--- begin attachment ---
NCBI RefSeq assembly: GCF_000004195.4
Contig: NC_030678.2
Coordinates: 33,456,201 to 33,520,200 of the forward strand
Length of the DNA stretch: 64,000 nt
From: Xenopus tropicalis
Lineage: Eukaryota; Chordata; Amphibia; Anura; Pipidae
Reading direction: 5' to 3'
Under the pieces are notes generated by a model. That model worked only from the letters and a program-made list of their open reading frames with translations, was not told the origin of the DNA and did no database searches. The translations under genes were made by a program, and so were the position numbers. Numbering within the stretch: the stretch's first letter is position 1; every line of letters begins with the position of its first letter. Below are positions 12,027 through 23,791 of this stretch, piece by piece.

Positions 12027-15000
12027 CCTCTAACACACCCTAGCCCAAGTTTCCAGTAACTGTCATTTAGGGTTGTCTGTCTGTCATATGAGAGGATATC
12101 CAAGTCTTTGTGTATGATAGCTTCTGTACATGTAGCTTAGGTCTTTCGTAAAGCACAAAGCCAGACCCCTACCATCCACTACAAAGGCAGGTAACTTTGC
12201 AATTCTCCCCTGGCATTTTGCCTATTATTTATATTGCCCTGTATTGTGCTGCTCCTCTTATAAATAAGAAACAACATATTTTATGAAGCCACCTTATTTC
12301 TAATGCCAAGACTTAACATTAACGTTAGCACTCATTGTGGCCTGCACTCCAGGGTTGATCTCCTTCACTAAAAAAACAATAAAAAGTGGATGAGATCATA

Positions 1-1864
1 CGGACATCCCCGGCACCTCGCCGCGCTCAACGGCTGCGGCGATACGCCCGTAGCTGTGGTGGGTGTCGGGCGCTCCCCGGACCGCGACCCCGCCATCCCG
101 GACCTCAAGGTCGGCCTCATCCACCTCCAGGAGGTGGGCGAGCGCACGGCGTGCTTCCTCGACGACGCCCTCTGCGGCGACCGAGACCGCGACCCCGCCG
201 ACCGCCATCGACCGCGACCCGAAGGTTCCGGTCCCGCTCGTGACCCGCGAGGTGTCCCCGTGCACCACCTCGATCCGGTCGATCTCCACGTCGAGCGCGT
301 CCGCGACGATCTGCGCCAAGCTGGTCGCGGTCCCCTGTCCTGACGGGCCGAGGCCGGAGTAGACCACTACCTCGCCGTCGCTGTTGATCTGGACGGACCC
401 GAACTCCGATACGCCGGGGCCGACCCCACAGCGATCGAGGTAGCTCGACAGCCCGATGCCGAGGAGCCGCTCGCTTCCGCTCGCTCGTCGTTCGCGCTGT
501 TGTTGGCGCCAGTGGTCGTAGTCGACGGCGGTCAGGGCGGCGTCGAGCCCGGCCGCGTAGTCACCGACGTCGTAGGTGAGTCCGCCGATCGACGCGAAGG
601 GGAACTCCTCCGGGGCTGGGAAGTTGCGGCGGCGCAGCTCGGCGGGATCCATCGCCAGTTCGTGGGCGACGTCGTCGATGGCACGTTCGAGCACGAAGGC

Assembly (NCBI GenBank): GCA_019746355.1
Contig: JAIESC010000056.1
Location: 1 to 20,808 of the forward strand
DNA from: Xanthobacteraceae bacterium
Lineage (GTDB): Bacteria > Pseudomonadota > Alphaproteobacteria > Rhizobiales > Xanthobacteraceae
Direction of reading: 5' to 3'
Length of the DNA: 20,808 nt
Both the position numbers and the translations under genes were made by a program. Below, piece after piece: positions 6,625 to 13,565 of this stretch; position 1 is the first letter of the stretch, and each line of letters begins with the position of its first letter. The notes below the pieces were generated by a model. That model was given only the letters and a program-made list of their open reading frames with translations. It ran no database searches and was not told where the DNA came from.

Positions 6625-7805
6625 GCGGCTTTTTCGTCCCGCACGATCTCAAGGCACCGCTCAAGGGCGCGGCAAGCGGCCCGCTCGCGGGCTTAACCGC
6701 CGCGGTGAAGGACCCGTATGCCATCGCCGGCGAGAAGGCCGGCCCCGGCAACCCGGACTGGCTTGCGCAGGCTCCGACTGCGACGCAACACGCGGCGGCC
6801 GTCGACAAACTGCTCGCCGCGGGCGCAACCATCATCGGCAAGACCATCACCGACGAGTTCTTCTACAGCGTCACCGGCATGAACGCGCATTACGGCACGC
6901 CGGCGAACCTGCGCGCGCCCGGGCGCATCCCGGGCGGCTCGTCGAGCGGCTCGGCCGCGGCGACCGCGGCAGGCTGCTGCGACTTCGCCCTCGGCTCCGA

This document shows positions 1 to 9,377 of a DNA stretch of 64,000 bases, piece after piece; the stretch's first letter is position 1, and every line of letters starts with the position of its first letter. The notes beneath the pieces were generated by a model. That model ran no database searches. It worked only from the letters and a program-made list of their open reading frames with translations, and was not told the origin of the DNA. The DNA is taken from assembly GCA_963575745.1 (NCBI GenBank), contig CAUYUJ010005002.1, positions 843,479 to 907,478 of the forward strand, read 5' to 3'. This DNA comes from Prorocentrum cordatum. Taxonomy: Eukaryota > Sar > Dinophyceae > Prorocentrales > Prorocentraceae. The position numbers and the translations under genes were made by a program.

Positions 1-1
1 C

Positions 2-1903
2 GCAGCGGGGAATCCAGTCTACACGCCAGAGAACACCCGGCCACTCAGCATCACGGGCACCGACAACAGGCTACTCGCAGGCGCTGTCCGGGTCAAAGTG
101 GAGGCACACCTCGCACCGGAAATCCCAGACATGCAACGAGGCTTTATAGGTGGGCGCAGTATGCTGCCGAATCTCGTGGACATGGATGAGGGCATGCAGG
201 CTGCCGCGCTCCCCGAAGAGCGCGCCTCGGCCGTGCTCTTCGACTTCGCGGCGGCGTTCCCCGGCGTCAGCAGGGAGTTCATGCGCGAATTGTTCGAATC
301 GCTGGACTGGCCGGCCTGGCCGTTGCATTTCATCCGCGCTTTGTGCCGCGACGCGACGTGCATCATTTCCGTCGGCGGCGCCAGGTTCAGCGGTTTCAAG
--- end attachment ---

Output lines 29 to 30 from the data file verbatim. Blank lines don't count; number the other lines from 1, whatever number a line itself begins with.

Both the position numbers and the translations under genes were made by a program. Below, piece after piece: positions 6,625 to 13,565 of this stretch; position 1 is the first letter of the stretch, and each line of letters begins with the position of its first letter. The notes below the pieces were generated by a model. That model was given only the letters and a program-made list of their open reading frames with translations. It ran no database searches and was not told where the DNA came from.

Positions 6625-7805